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Research Report

The next billion consumers


A fast-growing opportunity

One billion digitally native consumers will enter the market over the next decade in eight rapidly growing countries: Bangladesh, Egypt, Ethiopia, India, Indonesia, Kenya, Nigeria and the Philippines.

We found that these fast-growing markets can open the path to growth for companies that deliver relevant and engaging digital experiences. There is work to do, however.

These findings are relevant for brands in these markets and for digital commerce globally. Younger consumers who have grown up with digital will expect superior digital commerce experiences as they enter the market. Many companies are not prepared for this influx.

While it’s not going to happen tomorrow, it’s time to start building capability today. Companies need agile business models and data-powered commerce operations, so they have the scale to flex fast with market change.

Markets primed for growth

These markets are unique in three key ways

  1. High digital commerce growth potential. Digital commerce revenues have quadrupled since 2017—equating to $211 billion in 2022.
  2. Emerging young, digitally astute population. 36% of the population is made up people between the ages of 26 and 6 years old.
  3. Little to no competition among most consumer-facing companies. 40% of the world’s largest consumer brands have no presence in these markets.

These 1 billion people are truly digital consumers ... many are already taking advantage of digital services when making a purchase.

Truly digital consumers


80% use online channels such as search engines, social networks and videos to research products and services before purchasing.


76% are influenced by lots of “likes” or “good comments” on social media when deciding whether to buy something online.


75% say that easy return policies are an important factor that influences their online purchasing decisions.

A new generation of digital consumers will emerge in eight countries over the next 10 years. Will your brand win their hearts, minds and wallets?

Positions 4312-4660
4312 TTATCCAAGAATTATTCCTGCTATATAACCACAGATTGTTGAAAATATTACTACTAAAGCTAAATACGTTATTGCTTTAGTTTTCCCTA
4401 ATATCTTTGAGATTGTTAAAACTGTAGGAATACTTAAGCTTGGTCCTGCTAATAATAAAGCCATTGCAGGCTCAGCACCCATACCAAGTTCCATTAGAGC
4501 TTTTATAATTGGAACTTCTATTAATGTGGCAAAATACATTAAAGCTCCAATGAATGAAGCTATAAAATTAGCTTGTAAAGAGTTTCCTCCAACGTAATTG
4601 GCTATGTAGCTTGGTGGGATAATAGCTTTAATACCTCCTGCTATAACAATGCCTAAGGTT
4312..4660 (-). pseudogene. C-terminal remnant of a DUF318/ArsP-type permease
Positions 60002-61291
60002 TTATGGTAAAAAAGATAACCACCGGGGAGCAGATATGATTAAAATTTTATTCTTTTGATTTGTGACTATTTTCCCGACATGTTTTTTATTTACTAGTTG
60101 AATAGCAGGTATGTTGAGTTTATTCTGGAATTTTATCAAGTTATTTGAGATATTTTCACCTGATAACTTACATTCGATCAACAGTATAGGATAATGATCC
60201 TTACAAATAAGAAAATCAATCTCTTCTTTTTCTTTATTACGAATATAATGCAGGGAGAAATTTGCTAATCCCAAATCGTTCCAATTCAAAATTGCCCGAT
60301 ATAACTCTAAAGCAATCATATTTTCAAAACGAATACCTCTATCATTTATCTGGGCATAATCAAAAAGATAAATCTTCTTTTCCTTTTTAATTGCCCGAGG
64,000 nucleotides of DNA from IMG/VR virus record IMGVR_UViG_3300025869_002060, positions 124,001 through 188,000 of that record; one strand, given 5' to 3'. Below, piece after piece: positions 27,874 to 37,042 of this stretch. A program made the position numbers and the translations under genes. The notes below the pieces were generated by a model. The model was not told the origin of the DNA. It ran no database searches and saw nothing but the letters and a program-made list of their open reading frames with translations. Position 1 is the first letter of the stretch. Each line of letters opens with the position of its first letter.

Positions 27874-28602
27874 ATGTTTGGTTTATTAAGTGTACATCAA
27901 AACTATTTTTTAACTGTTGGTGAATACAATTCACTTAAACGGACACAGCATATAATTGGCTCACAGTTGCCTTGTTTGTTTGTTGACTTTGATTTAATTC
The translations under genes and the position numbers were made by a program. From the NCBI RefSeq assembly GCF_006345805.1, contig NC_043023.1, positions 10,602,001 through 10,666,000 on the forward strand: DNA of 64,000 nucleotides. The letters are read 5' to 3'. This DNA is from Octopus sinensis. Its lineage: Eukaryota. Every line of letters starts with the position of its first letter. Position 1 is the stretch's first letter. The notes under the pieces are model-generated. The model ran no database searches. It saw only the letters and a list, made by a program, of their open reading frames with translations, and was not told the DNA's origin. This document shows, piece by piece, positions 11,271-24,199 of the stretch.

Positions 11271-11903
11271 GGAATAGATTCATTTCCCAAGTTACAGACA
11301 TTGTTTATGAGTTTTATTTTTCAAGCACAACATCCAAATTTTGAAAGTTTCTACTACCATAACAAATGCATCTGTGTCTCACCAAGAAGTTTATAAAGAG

A new generation of digital consumers

Consumers in these markets are not alike

Our survey of age generations in these countries, combined with modeling analysis, identified four consumer segments based on shopping preferences and age groups.

Digital Native Purchasers

  • 15 to 34 years old in 10 years
  • 83% already shop online today
  • They are focused on customer experience

Digital Native Content Creators

  • 15 to 34 years old in 10 years
  • They don’t make online purchases
  • They are focused on savings

Digital Savvy Millennials

  • 35 to 44 years old in 10 years
  • Are not digital natives
  • They have gained digital intelligence over time

Digital Alpha Influencers

  • Younger than 15 years old in 10 years
  • Hold sway over their parents’ purchases
  • 83% of parents say their kids influence what they buy

Barriers to entry

Despite the opportunities that exist, making traction in these markets will mean moving past several challenges to attracting and keeping these customers:

  • Operational complexity and risk is significant. Operational risks are already high, and digital commerce introduces new issues such as last-mile delivery challenges related to poor roads and infrastructure. There are also often limitations around limited access to finance and payments.
  • Consumer sentiment and experience. Consumers’ expectations in these markets are rising faster than companies can manage. More than half of digitally astute consumers in these countries prefer shopping on social media apps to other purchasing apps. Yet, 52% of social media comments related to consumer experience are negative.

How to win in digital commerce

To keep pace, companies will need data insights, technology and partnerships to create winning new offerings. It is a continuous and dynamic Total Enterprise Reinvention.

Here are four ways to ground and speed up their efforts.

  1. Digital brand. Articulate the role for digital commerce in brand and growth strategies.

    To create a consistent experience across their digital commerce ecosystem, companies should prioritize channels by category, brand and geography. Digital commerce plays an integral part in brand and category planning, and the brand experience must be consistent across every relevant channel.

  2. Digital brain. Create a secure data foundation and analytics enabled by cloud.

    To better understand a customer’s unique needs and wants in the context of their life, a company might collect a variety of different data across first- to third-party sources like CRM systems, email, social media activities, transactional systems and websites. Cloud technologies create a highly automated data foundation that can secure all critical data assets and data management.

  3. Digital build. Build a digital commerce ecosystem that scales everywhere you sell.

    To scale everywhere they sell, businesses need a digital commerce ecosystem with a modular and flexible architecture. It should integrate business functions (sales, service, marketing, supply chain) and support seamless omnichannel buying experiences.

  4. Digital brawn. Develop talent and assets for efficient operations at scale and speed.

    To achieve scale, businesses must establish well-defined resourcing and technology ecosystems. They need to articulate their expected business outcomes and ensure governance and accurate reporting. These insights can reveal necessary operational improvements.


Fabio Vacirca

Global Lead, Commerce

Alessandro Puccio

Managing Director – Accenture Song

Yusof Seedat

Global Research Lead – Accenture Security